The Peak to Peak Principle

peak to peak progression

Sport teaches that life does not move by simply climbing pyramid #1 to its peak, and then leaping to the peak of pyramid #2, then to the peak of #3 and so forth. Sports teaches that once pyramid #1 is completed (regardless if that is a season, an Olympic cycle, or simply gaining a new skill), the next step is not a peak, but what appears on the surface as a move backwards. To some this move backwards may appear as an entirely new direction or even quitting. Case in point, Serena Williams practiced throwing footballs, took up martial arts, and ballet all to improve her tennis game. Who knows (and I doubt Serena ever cared) what judgement or conclusion an onlooker would make seeing Serena practicing football maneuvers?

After races in which Usain Bolt won an Olympic medal, set Olympic and World records, his coach would approach him almost immediately with key technical aspects of the race in which he identified opportunities to improve. In his autobiography Faster than Lighting, Usain Bolt shares how he couldn’t believe that his coach wouldn’t even give him a moment of glory, that he would immediately be bringing him back to earth after a medal or record performance. His coach wanted to ensure that the victory did not preclude the humbleness required to start on building yet another larger pyramid. Usain does not forget to mention that each time his coach identified the potential to run faster, that he did eventually go on to break his own records.

Read the full story here.

Usain Bolt - Faster than Lightning


Available at Chapters Indigo

One thought on “The Peak to Peak Principle

  1. MGrodski Post author

    The peak to peak principle points to the fact that there is a paradox: when lessons from failure are learnt and applied this in time leads to success, conversely to continue succeeding requires evaluation of where, how, and why you failed despite the fact you achieved some predefined level labelled as “success”.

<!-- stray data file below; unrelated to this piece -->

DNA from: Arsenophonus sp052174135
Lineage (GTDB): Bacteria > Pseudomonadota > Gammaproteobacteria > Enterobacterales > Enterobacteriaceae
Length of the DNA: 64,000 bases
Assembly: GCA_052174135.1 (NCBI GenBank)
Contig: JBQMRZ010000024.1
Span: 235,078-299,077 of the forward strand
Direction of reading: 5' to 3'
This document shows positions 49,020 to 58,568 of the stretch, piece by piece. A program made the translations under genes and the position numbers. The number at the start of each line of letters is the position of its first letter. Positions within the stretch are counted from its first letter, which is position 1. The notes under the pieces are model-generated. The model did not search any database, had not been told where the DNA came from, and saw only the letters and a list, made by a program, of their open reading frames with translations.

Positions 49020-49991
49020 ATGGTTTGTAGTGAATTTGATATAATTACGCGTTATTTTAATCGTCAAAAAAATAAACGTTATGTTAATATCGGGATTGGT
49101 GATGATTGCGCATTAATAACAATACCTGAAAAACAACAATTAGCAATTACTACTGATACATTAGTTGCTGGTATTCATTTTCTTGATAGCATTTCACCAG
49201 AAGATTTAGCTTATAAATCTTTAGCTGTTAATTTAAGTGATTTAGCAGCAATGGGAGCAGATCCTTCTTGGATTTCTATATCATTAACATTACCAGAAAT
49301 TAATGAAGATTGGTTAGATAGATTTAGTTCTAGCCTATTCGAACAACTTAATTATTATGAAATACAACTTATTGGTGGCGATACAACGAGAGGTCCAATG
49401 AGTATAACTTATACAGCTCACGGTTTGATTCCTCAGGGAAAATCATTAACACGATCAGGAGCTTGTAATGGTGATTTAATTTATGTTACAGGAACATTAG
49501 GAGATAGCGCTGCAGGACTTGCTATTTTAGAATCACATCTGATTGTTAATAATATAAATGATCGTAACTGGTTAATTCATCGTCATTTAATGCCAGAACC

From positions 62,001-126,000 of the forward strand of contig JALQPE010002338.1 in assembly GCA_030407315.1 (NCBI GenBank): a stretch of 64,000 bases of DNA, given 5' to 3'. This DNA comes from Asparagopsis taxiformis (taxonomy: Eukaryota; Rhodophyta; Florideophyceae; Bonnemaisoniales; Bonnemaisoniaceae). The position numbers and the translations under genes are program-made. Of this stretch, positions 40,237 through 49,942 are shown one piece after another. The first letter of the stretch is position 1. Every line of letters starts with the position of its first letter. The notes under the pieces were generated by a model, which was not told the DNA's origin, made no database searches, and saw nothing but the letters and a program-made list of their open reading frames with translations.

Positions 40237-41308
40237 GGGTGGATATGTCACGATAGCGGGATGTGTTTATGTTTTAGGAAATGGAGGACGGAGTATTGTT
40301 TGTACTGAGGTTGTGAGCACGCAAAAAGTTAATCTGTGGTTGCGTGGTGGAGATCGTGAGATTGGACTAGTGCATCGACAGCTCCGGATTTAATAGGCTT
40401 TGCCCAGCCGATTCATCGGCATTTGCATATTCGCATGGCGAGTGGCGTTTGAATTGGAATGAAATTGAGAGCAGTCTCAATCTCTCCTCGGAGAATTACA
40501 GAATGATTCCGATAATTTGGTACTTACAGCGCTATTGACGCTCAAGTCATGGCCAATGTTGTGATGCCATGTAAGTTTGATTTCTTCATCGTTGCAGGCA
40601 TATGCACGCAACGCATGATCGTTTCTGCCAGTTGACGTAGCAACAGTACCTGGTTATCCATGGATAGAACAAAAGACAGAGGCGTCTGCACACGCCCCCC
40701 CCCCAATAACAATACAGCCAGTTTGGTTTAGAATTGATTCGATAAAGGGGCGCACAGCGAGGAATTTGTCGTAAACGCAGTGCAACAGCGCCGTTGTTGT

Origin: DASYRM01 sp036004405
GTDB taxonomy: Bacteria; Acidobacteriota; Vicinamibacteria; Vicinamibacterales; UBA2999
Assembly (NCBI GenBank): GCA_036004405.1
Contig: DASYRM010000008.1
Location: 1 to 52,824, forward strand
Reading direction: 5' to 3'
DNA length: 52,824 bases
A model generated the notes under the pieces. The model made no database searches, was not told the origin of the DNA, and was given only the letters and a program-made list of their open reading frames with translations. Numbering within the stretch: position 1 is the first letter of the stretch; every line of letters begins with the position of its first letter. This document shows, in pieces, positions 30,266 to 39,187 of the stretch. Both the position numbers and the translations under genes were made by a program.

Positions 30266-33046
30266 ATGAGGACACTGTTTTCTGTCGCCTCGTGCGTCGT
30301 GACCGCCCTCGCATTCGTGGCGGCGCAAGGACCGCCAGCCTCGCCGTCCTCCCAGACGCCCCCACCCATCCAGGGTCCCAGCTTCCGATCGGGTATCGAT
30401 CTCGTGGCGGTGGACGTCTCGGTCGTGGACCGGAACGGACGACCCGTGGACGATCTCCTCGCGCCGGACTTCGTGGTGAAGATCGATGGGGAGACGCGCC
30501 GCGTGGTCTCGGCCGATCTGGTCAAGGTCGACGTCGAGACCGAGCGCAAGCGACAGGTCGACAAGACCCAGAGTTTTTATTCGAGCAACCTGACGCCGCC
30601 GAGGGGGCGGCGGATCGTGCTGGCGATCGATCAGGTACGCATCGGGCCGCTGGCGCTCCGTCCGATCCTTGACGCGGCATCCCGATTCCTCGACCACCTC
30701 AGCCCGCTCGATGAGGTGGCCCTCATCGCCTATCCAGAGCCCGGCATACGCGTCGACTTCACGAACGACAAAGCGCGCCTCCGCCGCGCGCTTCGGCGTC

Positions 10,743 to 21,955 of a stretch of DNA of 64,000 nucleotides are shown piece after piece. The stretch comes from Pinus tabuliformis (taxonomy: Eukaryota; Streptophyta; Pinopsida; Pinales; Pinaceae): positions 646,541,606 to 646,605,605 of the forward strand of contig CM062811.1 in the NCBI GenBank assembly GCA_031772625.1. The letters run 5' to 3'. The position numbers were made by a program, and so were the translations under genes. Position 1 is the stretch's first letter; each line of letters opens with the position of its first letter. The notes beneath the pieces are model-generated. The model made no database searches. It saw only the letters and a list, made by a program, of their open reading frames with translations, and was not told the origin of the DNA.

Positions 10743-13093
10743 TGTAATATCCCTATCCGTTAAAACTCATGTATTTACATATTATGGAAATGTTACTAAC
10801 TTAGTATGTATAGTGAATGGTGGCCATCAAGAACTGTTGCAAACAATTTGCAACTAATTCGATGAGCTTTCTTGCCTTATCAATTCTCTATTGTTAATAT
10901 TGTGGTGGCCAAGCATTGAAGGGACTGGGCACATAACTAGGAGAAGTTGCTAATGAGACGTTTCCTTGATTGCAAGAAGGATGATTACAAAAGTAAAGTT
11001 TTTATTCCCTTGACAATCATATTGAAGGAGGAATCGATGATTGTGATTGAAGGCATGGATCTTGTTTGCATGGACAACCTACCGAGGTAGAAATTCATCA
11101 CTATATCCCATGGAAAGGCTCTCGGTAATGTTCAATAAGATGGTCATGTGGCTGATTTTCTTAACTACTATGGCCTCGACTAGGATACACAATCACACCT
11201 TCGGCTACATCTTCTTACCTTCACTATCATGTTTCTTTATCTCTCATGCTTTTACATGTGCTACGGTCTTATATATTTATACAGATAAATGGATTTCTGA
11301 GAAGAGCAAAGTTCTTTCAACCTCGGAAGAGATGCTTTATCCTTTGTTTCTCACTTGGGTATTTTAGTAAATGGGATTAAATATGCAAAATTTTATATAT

Passion resides in living the paradoxical life – one where success and failure, uncertainty and consistency, desire and love – all coexist, and in one who is capable of transitioning freely back and forth across the spectrum exploring both end points and everything in between.

    In an amazing talk on this paradox, Ester Perel juxtaposes stability, security, and consistency against the simultaneous need for uncertainty, novelty, and curiosity which are all required to sustain lifelong passion.

    Esther Perel – TED talk ‘The Secret to Desire in a Long Term Relationship’

    In long-term relationships, we often expect our beloved to be both best friend and erotic partner. But as Esther Perel argues, good and committed sex draws on two conflicting needs: our need for security and our need for surprise. So how do you sustain desire? With wit and eloquence, Perel lets us in on the mystery of erotic intelligence.

Comments are closed.